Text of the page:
Friday

26th Aug 2016

Investigation

Warlords undermine EU security mission in Congo

  • EUSEC's General Martins visits a group of Congolese recruits (Photo: EUSEC)

The need to reform the Democratic Republic of Congo's (DRC) army and police force is clear. Crime rates are high and rebel groups continue to harass citizens in the east, but few Congolese believe the state's security apparatus can tackle these problems.

Instead, a police checkpoint frequently brings a bribe or a house search results in theft. In addition, UN studies suggest that up to 70 percent of rapes committed in the DRC are carried out by men in 'uniform', a woolly term but clearly implicating state authorities as well as others.

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  • Rangers in the Virunga National Park (Photo: Andrew Willis)

As a result, many Congolese see their armed forces as the principle perpetrators of injustice, rather than a safeguard against it. "They are public enemy number one," says Bobo, a chauffeur in the capital Kinshasa, referring to the presidential guard which protects President Joseph Kabila.

Two EU Common Security and Defence Policy (CSDP) missions have attempted to tackle these problems in recent years, but the task is leviathan. "When a policeman dies in Congo, his wife takes up the uniform the very next day and starts work without training," says Jean-Paul Rikir, underlining the mixed quality of recruits in the national force.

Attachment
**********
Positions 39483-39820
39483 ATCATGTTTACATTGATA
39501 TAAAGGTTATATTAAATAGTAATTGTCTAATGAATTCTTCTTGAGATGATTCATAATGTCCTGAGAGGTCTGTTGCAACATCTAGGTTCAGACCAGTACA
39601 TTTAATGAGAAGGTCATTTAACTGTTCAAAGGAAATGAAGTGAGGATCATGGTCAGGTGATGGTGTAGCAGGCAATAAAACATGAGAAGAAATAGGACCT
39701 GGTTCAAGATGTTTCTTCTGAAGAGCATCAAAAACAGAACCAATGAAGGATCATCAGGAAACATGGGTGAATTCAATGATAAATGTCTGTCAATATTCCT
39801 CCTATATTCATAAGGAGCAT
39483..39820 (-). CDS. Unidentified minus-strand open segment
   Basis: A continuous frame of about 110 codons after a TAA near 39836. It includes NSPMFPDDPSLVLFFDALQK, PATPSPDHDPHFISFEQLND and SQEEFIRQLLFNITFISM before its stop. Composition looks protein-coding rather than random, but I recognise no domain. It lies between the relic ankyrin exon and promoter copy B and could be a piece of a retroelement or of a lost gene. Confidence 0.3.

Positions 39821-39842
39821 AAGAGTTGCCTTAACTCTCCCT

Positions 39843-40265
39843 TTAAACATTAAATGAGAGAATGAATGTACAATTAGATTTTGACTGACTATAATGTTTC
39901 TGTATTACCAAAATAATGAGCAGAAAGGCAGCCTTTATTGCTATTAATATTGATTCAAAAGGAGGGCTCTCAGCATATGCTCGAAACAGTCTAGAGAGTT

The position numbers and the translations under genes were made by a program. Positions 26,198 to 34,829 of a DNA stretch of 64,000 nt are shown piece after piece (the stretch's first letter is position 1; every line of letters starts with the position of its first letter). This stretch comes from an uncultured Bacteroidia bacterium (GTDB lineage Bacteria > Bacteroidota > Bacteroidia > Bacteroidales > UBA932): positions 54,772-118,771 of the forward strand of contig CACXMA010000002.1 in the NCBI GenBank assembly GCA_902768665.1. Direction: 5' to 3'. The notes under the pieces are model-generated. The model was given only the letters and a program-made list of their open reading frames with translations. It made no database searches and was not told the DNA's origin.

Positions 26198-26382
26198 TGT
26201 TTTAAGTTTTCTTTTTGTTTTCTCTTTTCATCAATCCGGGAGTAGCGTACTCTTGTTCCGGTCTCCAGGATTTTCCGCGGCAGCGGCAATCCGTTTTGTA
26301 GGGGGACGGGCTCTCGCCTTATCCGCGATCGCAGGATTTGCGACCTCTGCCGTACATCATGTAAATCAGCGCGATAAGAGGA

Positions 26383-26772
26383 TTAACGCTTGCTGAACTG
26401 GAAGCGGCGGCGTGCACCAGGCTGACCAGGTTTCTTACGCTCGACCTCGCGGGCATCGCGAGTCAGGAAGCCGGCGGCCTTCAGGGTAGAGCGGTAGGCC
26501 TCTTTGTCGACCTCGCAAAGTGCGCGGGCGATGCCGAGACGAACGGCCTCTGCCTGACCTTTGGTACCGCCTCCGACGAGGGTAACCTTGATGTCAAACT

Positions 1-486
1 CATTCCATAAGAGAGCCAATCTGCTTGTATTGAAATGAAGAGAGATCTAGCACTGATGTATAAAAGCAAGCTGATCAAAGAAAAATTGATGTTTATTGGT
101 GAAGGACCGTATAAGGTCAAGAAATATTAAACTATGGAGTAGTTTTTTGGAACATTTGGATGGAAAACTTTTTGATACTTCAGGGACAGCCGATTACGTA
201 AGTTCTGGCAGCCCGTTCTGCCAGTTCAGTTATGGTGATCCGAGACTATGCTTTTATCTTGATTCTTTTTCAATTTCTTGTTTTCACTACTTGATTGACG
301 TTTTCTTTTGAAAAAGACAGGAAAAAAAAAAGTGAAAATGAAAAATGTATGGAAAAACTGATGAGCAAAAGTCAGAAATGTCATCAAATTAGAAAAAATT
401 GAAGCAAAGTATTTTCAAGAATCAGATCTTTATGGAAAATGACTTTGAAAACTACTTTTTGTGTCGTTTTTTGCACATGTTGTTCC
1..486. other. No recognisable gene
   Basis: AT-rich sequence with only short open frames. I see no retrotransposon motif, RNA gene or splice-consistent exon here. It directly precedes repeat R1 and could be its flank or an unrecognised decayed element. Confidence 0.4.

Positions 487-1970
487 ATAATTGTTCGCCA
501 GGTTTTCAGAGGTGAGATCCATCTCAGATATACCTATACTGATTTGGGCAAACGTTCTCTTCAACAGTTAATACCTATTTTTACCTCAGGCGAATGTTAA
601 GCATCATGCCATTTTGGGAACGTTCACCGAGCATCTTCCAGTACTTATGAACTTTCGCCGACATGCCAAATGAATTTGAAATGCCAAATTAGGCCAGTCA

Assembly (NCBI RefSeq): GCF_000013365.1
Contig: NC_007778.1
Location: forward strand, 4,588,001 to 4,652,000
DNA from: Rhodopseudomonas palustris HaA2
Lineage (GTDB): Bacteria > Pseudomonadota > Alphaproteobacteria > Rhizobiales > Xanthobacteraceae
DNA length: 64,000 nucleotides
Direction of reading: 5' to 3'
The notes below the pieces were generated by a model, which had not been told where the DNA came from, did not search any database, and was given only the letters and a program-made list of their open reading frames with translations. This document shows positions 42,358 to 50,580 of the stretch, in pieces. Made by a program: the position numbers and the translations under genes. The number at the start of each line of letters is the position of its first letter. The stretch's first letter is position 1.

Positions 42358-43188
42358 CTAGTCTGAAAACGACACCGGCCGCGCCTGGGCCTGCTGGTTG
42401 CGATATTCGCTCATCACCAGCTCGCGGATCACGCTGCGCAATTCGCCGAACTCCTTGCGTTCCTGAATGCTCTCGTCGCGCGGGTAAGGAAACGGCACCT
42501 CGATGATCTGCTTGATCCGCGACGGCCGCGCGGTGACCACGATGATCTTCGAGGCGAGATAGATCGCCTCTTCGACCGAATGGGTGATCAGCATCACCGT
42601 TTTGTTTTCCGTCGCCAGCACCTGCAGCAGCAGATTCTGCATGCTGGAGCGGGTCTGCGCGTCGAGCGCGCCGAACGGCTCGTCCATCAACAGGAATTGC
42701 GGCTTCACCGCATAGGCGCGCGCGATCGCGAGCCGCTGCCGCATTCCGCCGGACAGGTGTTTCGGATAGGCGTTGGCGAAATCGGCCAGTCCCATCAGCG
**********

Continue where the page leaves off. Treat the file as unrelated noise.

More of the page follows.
The Belgian superintendent heads the EU's police mission in the DRC (EUPOL RD Congo) - a taskforce of 49 specialised staff and a current annual budget of €6.5 million. Originally set up in 2005 to help control disturbances in Kinshasa prior to the country's first democratic elections, today EUPOL is charged with promoting police sector reform across the whole of this vast central African state.

Successes so far include assisting DRC police authorities in drafting a 15-year strategic plan, as well as support for a new parliamentary law on police reform. The mission also advises on police interaction with the judicial system, and provides technical training in a range of different areas including the fight against sexual violence.